The Trenchermen

We eat other people’s food.

Posts Tagged ‘Barbecue

NYMag Sandwich List #38: Pork ‘Burger,’ Xi’an Famous Foods

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I’ve abandoned my plan to systematically eat and describe all of the sandwiches on the NYMag 101 sandwiches list, but I continue to use the list as a wellspring of culinary discovery.  (Someone was kind enough to create a Google Map of the 101 sandwich locations.)  With that in mind, eager to break from my PBJ lunch routine, my office-mate and I wandered into the heart of Manhattan’s Chinatown — East Broadway, under the Manhattan Bridge — for a taste of Shanxi cuisine at Xi’an Famous Foods.  To connect the dots for our readers, it’s a chain of small restaurants that started in Flushing, in the Golden Mall (yes, we’ve eaten there before and blogged and vlogged about it), and has now expanded to Chinatown and the East Village.  The highlight of the restaurant’s offering is the “Liang Pi” Cold Noodles.  The sandwich featured in the NYTimes is the Lamb “Burger,” which I found to be loaded with far too much cumin.  But NYMag loves the Pork “Burger,” so I gave it a shot.

NYMag says this sandwich, which is made of pulled pork stuffed into a bing-like bun, could “rival any Carolina barbecue.”  I disagree.  Although the smoky, vinegar sauce is nice and less sweet than most Chinese barbecue sauces I’ve tasted and the bun is warm with a nice crunch, the sandwich is altogether unremarkable and familiar.  It is incredibly greasy and the pork is stewed into a textureless mush.  At least the cumin-loaded Lamb “Burger” offers an unfamiliar and exciting flavor combination.

As for the Carolina comparison: forget it.  The best barbecue I ever encountered was in Holly Hill, South Carolina, at a place called Sweatman’s, and it is an act of exceptional generosity even to mention Xi’an Famous Food’s Pork “Burger” in the same paragraph.  To say this “Burger” is a “rival” of a place like Sweatman’s is a cruel joke.

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Written by trencherman

October 20, 2010 at 12:00 pm

Posted in Restaurants

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Arthur Bryant’s BBQ (Kansas City, MO)

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We recently traveled to the great tornado-whipped state of Missouri for a wedding, a house-cleaning, and some strenuous and significant family time.  But all of that was in Springfield, a city that I would imagine to be in a different state from Kansas City if the maps didn’t tell me otherwise.  (Actually, that’s kind of a trick, but I digress.)  We flew into Kansas City International Airport, which meant that before driving three-and-a-half long flat hours to Springfield, we were able to stop for some world-class barbeque.  It was tough to choose our spot, but it came down to Oklahoma Joe’s, which Anthony Bourdain called “one of the 13 places to eat before you die,” Jack’s Stack, a chain that Zagat Survey named the “#1 Barbecue House in the Country,” and Arthur Bryant’s, which is, according to Calvin Trillin in 1974, “…possibly the single best restaurant in the world.”  We went with Arthur Bryant’s, because it was most convenient and because I’m a huge Calvin Trillin fan.  (Ed. note:  Trillin spends his summers less than 5 miles from my parents, in Nova Scota.)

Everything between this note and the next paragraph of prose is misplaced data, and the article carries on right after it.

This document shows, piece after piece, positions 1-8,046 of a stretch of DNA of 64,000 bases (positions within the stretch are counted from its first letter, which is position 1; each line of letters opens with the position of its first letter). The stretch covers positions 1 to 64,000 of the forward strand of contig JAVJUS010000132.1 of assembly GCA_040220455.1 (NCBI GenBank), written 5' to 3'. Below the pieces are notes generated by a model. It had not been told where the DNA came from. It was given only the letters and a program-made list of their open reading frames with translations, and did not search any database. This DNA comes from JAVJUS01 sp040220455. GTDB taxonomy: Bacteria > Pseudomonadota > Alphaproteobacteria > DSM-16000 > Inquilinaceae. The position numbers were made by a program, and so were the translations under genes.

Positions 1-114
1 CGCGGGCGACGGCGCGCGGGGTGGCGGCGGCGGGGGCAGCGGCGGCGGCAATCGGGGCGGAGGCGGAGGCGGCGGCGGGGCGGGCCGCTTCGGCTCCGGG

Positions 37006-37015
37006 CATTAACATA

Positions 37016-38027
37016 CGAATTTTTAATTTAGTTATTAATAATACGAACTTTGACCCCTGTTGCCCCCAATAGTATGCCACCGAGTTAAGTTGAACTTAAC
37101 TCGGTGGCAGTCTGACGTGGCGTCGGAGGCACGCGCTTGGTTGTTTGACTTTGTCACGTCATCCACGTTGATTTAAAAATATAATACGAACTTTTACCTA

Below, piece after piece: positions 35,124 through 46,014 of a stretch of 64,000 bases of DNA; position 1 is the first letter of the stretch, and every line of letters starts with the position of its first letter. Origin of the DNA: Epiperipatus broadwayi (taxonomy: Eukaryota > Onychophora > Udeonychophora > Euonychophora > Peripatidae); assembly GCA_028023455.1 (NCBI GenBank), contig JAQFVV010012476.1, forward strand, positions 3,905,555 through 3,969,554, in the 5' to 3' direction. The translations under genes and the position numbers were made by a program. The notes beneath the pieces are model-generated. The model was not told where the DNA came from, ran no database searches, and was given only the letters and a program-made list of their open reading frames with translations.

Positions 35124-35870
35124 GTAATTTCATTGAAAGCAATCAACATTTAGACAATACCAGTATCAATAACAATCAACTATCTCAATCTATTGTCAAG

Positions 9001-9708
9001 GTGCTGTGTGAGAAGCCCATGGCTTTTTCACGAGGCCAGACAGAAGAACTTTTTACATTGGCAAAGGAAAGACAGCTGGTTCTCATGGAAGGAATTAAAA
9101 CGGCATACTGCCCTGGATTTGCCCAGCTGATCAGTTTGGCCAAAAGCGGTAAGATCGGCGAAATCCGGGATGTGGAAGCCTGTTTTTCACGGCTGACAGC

As for the food: delicious, but definitely not the best restaurant in the world.  The highlight of the meal was the Beef Sandwich, which was a mountainous stack of fatty smoked brisket piled on pieces of white bread that were clearly overmatched by the meat’s juices.  There were several choices of sauce, all varieties of the classic molasses- and tomato-based sauce Kansas City is known for. The rib tips were fairly charred, but the tender pieces of meat hidden beneath the blackened crusts were smoky and sweet.  We also had a pork sandwich that was decent, but not memorable.

The restaurant itself was charmingly simple.  A big, brick building in a dodgy neighborhood.  The interior walls are unevenly covered in a smattering of local sports images, collages of prominent African-American public figures, and autographed photographs of celebrities and politicians.  Among the most prominent of the latter category were photographs of Jimmy Carter eating with Arthur Bryant himself, as well as a series of images of John McCain and Sarah Palin enjoying a meal with-the-people while campaigning in 2008.  I’d say that speaks to the universal appeal of the place, but who knows.

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Written by trencherman

September 21, 2010 at 3:37 pm

Posted in Restaurants

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